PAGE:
Bicycles play an important role as the intimate mediating machinery of childhood. They offer children physical, emotional and symbolic independence, and are also a means of social interaction – of play, competition and performance. For example, it is striking how intense many people’s memories are of being taught to ride a bicycle by their parents, which suggests it is a paradoxical moment for us; learning to ride a bike is a moment of close physical and emotional contact, and of traumatic separation, and so the meaning of the bicycle is similarly ambiguous, symbolising both freedom and isolation.

This song, ‘Riding Bikes’, released last year by the American rock band Shellac, captures the childhood experience of childhood friendship mediated through bicycles in a typically succinct and sparse fashion. The singer and guitarist, Steve Albini, explains the song in the following way:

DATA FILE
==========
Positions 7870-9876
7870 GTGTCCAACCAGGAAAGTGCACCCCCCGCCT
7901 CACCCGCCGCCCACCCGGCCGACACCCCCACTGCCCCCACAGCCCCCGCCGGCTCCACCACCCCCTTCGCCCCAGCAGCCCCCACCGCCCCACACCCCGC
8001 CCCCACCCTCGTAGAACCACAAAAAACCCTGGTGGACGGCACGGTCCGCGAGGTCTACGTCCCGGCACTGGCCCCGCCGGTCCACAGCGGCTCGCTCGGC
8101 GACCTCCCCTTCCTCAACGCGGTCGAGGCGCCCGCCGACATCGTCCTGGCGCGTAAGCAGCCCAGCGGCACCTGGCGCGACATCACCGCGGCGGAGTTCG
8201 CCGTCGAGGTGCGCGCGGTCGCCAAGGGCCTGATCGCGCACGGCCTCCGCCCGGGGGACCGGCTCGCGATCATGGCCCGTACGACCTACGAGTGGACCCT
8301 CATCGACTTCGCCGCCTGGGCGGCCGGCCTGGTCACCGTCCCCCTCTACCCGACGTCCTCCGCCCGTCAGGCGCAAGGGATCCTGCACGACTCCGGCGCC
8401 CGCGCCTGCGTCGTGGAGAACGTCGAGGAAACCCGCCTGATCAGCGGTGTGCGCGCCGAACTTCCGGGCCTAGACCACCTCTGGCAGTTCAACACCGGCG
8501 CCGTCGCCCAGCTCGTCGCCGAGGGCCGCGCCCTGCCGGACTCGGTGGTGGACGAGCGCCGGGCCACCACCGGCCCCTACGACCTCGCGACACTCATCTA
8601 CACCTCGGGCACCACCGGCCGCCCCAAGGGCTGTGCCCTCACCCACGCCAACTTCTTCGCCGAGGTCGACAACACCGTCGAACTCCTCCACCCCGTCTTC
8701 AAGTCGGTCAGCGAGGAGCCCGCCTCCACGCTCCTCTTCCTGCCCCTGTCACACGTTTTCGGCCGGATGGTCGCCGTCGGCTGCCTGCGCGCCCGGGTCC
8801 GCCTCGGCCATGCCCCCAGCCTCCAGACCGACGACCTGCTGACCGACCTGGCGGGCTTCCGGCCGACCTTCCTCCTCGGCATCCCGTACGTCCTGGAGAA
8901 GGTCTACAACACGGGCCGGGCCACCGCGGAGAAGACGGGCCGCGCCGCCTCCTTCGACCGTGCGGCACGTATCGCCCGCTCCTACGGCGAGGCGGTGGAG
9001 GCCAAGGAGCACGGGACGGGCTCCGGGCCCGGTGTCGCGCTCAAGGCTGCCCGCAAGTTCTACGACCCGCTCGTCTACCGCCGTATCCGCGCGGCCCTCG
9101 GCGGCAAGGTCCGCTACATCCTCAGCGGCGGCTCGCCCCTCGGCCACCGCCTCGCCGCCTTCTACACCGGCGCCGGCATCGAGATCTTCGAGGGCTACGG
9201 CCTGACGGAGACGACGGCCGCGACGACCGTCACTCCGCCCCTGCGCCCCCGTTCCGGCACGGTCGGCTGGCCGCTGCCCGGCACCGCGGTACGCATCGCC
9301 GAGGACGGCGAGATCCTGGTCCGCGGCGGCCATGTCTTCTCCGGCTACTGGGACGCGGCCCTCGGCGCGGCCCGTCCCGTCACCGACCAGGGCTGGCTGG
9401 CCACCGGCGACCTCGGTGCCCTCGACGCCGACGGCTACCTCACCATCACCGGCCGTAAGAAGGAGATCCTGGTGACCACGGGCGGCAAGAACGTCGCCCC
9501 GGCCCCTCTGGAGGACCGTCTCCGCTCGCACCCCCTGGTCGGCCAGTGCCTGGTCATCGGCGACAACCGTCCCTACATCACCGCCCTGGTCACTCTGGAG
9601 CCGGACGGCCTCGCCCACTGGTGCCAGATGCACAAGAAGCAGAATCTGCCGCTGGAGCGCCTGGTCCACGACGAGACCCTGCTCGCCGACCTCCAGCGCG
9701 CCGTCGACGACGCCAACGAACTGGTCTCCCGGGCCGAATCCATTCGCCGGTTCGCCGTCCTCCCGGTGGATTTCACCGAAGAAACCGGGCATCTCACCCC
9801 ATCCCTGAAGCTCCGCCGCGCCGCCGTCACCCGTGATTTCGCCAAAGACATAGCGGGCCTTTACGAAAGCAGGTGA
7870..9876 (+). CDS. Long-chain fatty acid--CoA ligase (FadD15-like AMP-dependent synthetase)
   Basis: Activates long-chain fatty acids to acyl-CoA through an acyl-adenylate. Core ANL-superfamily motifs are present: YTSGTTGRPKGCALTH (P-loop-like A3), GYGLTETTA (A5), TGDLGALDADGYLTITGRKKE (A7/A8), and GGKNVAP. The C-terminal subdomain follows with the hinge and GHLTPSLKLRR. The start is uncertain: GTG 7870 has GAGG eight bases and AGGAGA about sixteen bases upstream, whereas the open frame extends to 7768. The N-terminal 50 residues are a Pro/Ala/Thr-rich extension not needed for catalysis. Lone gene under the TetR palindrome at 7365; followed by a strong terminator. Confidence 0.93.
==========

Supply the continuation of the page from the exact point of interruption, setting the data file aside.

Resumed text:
“Riding Bikes” is in the context of children or adolescents riding bikes, where it’s a mindset and an activity put together. Like, you and your friends go riding bikes and that implies a certain degree of intimacy or closeness with your friends. You’re not just riding bikes, you’re having adventures, you’re breaking things, you’re stealing things, you’re causing minor vandalism — all that sort of stuff.